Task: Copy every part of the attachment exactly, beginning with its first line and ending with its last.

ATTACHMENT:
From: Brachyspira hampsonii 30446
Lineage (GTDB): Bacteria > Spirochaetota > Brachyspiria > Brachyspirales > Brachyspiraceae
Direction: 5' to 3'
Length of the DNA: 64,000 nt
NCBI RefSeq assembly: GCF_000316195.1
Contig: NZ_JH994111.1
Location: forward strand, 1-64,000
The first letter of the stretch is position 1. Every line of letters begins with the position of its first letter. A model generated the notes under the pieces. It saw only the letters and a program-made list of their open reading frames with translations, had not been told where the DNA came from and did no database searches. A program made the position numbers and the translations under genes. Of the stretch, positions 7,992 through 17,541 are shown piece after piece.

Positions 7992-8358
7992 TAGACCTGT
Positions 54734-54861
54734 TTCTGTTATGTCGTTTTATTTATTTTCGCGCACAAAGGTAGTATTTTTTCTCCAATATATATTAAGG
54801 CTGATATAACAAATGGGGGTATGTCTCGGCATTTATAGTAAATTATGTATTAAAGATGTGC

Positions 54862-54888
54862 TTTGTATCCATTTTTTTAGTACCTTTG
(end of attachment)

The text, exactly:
From: Brachyspira hampsonii 30446
Lineage (GTDB): Bacteria > Spirochaetota > Brachyspiria > Brachyspirales > Brachyspiraceae
Direction: 5' to 3'
Length of the DNA: 64,000 nt
NCBI RefSeq assembly: GCF_000316195.1
Contig: NZ_JH994111.1
Location: forward strand, 1-64,000
The first letter of the stretch is position 1. Every line of letters begins with the position of its first letter. A model generated the notes under the pieces. It saw only the letters and a program-made list of their open reading frames with translations, had not been told where the DNA came from and did no database searches. A program made the position numbers and the translations under genes. Of the stretch, positions 7,992 through 17,541 are shown piece after piece.

Positions 7992-8358
7992 TAGACCTGT
Positions 54734-54861
54734 TTCTGTTATGTCGTTTTATTTATTTTCGCGCACAAAGGTAGTATTTTTTCTCCAATATATATTAAGG
54801 CTGATATAACAAATGGGGGTATGTCTCGGCATTTATAGTAAATTATGTATTAAAGATGTGC

Positions 54862-54888
54862 TTTGTATCCATTTTTTTAGTACCTTTG